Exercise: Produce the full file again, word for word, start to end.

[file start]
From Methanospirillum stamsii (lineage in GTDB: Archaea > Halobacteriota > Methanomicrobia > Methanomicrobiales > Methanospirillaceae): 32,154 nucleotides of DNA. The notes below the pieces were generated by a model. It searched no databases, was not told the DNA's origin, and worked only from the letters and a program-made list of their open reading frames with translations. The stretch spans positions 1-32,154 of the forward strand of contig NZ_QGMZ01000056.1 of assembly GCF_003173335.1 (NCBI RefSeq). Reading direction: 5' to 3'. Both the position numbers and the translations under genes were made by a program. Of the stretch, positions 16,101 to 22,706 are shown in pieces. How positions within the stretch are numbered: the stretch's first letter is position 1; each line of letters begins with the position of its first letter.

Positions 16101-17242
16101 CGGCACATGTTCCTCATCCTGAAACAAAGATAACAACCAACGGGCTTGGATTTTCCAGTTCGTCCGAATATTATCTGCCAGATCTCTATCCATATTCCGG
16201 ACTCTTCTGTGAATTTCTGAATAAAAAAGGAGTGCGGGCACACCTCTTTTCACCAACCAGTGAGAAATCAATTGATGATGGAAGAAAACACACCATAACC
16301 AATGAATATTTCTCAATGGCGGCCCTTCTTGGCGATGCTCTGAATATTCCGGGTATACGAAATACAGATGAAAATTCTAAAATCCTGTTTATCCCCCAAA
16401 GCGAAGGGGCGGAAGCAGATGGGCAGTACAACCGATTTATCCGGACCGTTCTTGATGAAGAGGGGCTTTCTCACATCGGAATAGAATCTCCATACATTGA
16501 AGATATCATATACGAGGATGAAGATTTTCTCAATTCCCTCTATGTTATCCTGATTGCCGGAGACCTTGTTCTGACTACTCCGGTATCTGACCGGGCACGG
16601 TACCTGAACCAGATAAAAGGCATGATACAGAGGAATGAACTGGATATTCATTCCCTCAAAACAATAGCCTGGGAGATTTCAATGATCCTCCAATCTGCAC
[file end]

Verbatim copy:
From Methanospirillum stamsii (lineage in GTDB: Archaea > Halobacteriota > Methanomicrobia > Methanomicrobiales > Methanospirillaceae): 32,154 nucleotides of DNA. The notes below the pieces were generated by a model. It searched no databases, was not told the DNA's origin, and worked only from the letters and a program-made list of their open reading frames with translations. The stretch spans positions 1-32,154 of the forward strand of contig NZ_QGMZ01000056.1 of assembly GCF_003173335.1 (NCBI RefSeq). Reading direction: 5' to 3'. Both the position numbers and the translations under genes were made by a program. Of the stretch, positions 16,101 to 22,706 are shown in pieces. How positions within the stretch are numbered: the stretch's first letter is position 1; each line of letters begins with the position of its first letter.

Positions 16101-17242
16101 CGGCACATGTTCCTCATCCTGAAACAAAGATAACAACCAACGGGCTTGGATTTTCCAGTTCGTCCGAATATTATCTGCCAGATCTCTATCCATATTCCGG
16201 ACTCTTCTGTGAATTTCTGAATAAAAAAGGAGTGCGGGCACACCTCTTTTCACCAACCAGTGAGAAATCAATTGATGATGGAAGAAAACACACCATAACC
16301 AATGAATATTTCTCAATGGCGGCCCTTCTTGGCGATGCTCTGAATATTCCGGGTATACGAAATACAGATGAAAATTCTAAAATCCTGTTTATCCCCCAAA
16401 GCGAAGGGGCGGAAGCAGATGGGCAGTACAACCGATTTATCCGGACCGTTCTTGATGAAGAGGGGCTTTCTCACATCGGAATAGAATCTCCATACATTGA
16501 AGATATCATATACGAGGATGAAGATTTTCTCAATTCCCTCTATGTTATCCTGATTGCCGGAGACCTTGTTCTGACTACTCCGGTATCTGACCGGGCACGG
16601 TACCTGAACCAGATAAAAGGCATGATACAGAGGAATGAACTGGATATTCATTCCCTCAAAACAATAGCCTGGGAGATTTCAATGATCCTCCAATCTGCAC